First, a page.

Three lightning strikes hit near mine
Three lightning strikes hit within five miles of the Sago Mine within a half-hour of Monday morning’s deadly explosion, according to a federal government contractor that monitors thunderstorms.
Two of the strikes, including one that was four to 10 times stronger than average, hit within 1 1/2 miles of the center of the Upshur County mine, according to the contractor.
At the same time, company officials and accident investigators confirmed that they believe the explosion occurred in a sealed area of the operation.
Ben Hatfield, president of International Coal Group, the company that owns the mine, said rescue crews found that concrete seals on the abandoned mine area had been blown apart by the blast.
Hatfield said that a “very substantial explosive force” blew the seals in toward the working area of the mine.
Revelations about the blast location and the lightning strikes revived early reports that lightning could have triggered the worst West Virginia mining disaster in nearly 40 years.
Terry Farley, administrator for the state Office of Miners’ Health Safety and Training, said that previous underground explosions tied to lightning have occurred in areas that were mined out and sealed.
“The lightning strike seemed pretty far-fetched at first, but it seems more plausible now,” Farley said Wednesday morning.
On Wednesday, officials from Vaisala Inc., which monitors thunderstorms for the National Weather Service, confirmed the lightning strikes in the vicinity of the Sago Mine.
Nick Demetriades, a meteorologist with Vaisala, said that two of the strikes “could definitely be candidates for causing this type of incident.”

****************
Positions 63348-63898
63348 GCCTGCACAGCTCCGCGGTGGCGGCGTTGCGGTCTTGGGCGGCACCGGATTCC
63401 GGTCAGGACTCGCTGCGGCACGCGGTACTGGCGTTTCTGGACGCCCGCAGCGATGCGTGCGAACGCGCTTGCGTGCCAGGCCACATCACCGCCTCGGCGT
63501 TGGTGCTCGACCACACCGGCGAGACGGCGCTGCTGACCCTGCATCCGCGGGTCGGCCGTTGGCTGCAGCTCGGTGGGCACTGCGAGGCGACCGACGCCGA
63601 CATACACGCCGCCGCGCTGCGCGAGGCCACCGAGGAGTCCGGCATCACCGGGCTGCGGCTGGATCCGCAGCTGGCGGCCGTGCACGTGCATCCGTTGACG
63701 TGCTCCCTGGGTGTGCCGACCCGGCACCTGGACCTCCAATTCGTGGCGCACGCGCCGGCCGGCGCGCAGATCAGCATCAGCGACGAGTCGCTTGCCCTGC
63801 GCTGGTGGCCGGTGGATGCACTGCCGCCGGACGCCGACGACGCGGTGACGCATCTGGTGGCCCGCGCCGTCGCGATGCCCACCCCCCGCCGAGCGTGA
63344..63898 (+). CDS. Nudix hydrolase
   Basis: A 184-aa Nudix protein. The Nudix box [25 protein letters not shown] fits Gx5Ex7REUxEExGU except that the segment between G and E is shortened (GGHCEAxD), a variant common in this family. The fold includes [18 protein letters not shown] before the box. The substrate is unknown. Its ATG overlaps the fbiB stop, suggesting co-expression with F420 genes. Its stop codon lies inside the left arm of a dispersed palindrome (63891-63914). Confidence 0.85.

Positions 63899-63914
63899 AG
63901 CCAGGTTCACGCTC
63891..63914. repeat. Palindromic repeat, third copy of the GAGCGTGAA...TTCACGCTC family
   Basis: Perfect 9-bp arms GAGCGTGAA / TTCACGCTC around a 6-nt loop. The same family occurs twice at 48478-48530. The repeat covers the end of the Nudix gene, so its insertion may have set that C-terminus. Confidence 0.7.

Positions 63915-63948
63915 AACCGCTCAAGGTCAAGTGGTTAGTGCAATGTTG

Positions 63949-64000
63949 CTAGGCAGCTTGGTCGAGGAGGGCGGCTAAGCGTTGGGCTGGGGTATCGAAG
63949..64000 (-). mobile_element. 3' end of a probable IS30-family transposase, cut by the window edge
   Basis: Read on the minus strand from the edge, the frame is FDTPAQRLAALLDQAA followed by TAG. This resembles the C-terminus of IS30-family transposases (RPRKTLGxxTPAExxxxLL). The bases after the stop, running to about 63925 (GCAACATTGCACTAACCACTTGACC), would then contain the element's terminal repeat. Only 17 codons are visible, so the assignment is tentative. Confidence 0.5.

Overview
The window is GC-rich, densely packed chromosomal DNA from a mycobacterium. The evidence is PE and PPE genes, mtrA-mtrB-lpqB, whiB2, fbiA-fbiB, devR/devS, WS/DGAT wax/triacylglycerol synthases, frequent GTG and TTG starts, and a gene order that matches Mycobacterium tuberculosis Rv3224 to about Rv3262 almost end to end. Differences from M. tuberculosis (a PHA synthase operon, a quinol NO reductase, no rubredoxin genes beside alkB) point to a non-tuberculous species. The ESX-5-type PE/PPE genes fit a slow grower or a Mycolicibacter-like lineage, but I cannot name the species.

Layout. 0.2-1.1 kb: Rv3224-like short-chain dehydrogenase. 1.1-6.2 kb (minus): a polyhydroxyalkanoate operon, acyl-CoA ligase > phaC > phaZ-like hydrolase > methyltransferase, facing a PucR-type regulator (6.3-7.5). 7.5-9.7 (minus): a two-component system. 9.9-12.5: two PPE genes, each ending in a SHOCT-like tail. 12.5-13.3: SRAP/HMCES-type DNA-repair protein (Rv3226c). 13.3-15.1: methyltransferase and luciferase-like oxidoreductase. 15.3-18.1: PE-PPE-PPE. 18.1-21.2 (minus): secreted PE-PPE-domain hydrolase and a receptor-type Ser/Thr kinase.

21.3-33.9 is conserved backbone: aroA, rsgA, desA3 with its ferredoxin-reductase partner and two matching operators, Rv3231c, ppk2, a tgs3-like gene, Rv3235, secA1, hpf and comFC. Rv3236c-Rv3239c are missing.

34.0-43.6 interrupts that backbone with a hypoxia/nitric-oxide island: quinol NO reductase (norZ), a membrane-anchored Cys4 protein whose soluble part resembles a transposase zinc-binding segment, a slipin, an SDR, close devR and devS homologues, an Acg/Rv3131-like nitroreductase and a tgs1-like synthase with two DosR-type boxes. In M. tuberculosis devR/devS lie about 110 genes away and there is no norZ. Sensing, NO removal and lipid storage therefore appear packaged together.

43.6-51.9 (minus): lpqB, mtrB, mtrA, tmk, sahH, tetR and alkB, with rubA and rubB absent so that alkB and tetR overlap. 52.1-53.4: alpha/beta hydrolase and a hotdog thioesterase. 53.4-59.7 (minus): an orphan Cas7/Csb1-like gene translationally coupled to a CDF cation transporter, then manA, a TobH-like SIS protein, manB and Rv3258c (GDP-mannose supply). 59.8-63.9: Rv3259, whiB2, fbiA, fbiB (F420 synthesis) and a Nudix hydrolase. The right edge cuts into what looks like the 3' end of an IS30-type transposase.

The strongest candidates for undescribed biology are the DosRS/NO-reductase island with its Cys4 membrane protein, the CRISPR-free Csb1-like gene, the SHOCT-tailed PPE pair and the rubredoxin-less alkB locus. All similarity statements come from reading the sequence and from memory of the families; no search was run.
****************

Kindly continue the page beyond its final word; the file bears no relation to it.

Both of those strikes hit at 6:26 a.m. and were within 1 1/2 miles of the mine site, according to a data analysis Vaisala performed for The Charleston Gazette. One of those two strikes — the closest to the mine site — measured between four and 10 times more powerful than an average lightning strike, according to the analysis.
On Wednesday afternoon, state regulators were to join company officials and the U.S. Mine Safety and Health Administration for the first meeting in what promises to be a long and complicated investigation of the disaster.
Top MSHA officials have not held any media briefings, returned few phone calls and declined to answer even basic questions from reporters since the first reports of the explosion early Monday.
MSHA has not announced the members of its investigation team, or said whether it would hold public or closed-door hearings as part of the probe.
On its Web site, MSHA released a very brief statement from acting agency chief David Dye.
“Now that the rescue and recovery phases of this operation are nearing completion, the Mine Safety and Health Administration will begin an in-depth investigation of the accident,” the statement said.
“This starts with the appointment of a separate MSHA investigation team that will evaluate all aspects of the accident and response, including compliance with all federal health and safety standards, and how emergency information was relayed about the trapped miners’ conditions,” Dye said.
In Washington, D.C., on Wednesday, the ranking Democrat on the House committee that oversees MSHA called for Congressional hearings on the accident and recent complaints about lax federal mine safety enforcement.
“Congress must examine the events that led up to this terrible tragedy at the Sago Mine,” said Rep. George Miller, D-Calif.